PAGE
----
- Concentration of other substances in the air: If the air is already saturated with other substances, it can have a lower capacity for the substance evaporating.
- Flow rate of air: This is in part related to the concentration points above. If fresh air is moving over the substance all the time, then the concentration of the substance in the air is less likely to go up with time, thus encouraging faster evaporation. This is result of the boundary layer at the evaporation surface decreasing with flow velocity, decreasing the diffusion distance in the stagnant layer.
- Concentration of other substances in the liquid (impurities): If the liquid contains other substances, it will have a lower capacity for evaporation.
- Temperature of the substance: If the substance is hotter, then evaporation will be faster.
- Inter-molecular forces: The stronger the forces keeping the molecules together in the liquid state, the more energy one must get to escape.
- Surface area: A substance which has a larger surface area will evaporate faster as there are more surface molecules which are able to escape.
- Air pressure: If air pressure is lower, it is easier for molecules to escape. So in low-pressured environment evaporation is faster.
In the US, the National Weather Service measures the actual rate of evaporation from a standardized "pan" open water surface outdoors, at various locations nationwide. Others do likewise around the world. The US data is collected and compiled into an annual evaporation map.http://www.grow.arizona.edu/Grow--GrowResources.php?ResourceId=208 The measurements range from under 30 to over 120 inches per year. Formulas for calculating the rate of evaporation from a water surface such as a swimming pool of can be found herehttp://www.thermexcel.com/english/program/pool.htm and herehttp://www.rlmartin.com/rspec/whatis/equations.htm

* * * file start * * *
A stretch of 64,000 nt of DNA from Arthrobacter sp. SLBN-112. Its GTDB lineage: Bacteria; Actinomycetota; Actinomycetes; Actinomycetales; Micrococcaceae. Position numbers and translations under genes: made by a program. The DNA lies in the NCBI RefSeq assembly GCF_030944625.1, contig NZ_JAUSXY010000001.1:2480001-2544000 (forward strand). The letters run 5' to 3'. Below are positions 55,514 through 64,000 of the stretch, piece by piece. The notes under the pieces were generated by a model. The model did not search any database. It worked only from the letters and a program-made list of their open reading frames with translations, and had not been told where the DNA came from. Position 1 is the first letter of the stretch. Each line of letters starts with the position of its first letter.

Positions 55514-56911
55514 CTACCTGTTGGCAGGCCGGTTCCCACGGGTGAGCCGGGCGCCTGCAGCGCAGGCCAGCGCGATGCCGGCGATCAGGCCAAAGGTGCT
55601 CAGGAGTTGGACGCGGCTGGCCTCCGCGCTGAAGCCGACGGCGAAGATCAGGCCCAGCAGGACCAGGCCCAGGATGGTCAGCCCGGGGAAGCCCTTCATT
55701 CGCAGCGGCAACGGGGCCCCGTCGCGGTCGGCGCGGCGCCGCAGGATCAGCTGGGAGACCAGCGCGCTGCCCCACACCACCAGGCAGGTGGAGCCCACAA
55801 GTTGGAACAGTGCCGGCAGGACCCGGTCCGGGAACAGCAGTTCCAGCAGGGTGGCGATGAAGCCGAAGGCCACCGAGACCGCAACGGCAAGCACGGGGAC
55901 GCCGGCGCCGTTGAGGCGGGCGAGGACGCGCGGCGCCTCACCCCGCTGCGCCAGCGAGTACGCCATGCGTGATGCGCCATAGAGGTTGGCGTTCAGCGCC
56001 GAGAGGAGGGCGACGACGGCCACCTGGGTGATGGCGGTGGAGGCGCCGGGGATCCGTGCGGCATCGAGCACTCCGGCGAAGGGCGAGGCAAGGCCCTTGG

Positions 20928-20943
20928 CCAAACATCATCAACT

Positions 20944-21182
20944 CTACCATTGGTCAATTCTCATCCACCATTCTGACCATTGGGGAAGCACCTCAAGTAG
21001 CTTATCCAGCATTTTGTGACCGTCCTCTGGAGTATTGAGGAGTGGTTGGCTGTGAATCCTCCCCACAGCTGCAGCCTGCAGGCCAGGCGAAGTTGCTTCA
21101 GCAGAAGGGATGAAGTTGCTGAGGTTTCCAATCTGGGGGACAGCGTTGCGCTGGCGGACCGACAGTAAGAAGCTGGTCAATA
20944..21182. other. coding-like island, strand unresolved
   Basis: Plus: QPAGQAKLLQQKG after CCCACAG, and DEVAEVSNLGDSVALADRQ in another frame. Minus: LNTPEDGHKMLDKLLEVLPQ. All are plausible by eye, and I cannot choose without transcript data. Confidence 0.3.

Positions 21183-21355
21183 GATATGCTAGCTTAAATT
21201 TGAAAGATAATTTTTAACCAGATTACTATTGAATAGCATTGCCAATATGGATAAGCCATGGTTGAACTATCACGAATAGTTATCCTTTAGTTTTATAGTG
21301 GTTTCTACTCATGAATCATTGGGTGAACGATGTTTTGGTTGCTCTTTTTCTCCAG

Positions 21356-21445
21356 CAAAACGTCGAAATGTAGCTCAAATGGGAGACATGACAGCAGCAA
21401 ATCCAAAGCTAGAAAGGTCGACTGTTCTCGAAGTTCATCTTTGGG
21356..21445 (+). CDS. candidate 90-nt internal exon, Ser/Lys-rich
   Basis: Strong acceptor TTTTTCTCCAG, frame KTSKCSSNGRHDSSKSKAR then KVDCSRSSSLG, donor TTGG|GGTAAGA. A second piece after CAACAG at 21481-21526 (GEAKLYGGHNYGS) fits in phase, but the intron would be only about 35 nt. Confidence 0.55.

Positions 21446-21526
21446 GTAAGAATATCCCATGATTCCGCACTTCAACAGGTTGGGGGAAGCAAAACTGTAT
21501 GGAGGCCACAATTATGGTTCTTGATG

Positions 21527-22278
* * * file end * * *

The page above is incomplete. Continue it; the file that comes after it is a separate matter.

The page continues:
ApplicationsWhen clothes are hung on a laundry line, even though the ambient temperature is below the boiling point of water, water evaporates. This is accelerated by factors such as low humidity, heat (from the sun), and wind. In a clothes dryer hot air is blown through the clothes, allowing water to evaporate very rapidly.
Combustion vaporizationFuel droplets vaporize as they receive heat by mixing with the hot gases in the combustion chamber. Heat (energy) can also be received by radiation from any hot refractory wall of the combustion chamber.
Film depositionThin films may be deposited by evaporating a substance and condensing it onto a substrate.
- Semiconductor Devices: Physics and Technology Has an especially detailed discussion of film deposition by evaporation.
evaporated in Afrikaans: Verdamping
evaporated in Arabic: تبخر
evaporated in Bosnian: Isparavanje
evaporated in Bulgarian: Изпарение
evaporated in Catalan: Evaporació
evaporated in Czech: Vypařování
evaporated in Danish: Evaporation
evaporated in German: Verdunstung
evaporated in Estonian: Aurumine
evaporated in Modern Greek (1453-): Εξάτμιση
evaporated in Spanish: Evaporación (proceso físico)
evaporated in Esperanto: Vaporado
evaporated in Persian: تبخیر
evaporated in French: Évaporation
evaporated in Galician: Evaporación
evaporated in Korean: 증발
evaporated in Indonesian: Penguapan
evaporated in Italian: Evaporazione
evaporated in Hebrew: התאיידות
evaporated in Swahili (macrolanguage): Uvukizaji
evaporated in Latvian: Iztvaikošana
evaporated in Lithuanian: Garavimas
evaporated in Dutch: Verdamping
evaporated in Japanese: 蒸発
evaporated in Norwegian: Fordampning
evaporated in Norwegian Nynorsk: Fordamping
evaporated in Polish: Parowanie
evaporated in Portuguese: Evaporação
evaporated in Romanian: Evaporare
evaporated in Russian: Испарение
evaporated in Simple English: Evaporation
evaporated in Slovak: Vyparovanie
evaporated in Slovenian: Izhlapevanje
evaporated in Finnish: Haihtuminen
evaporated in Swedish: Avdunstning
evaporated in Chinese: 蒸发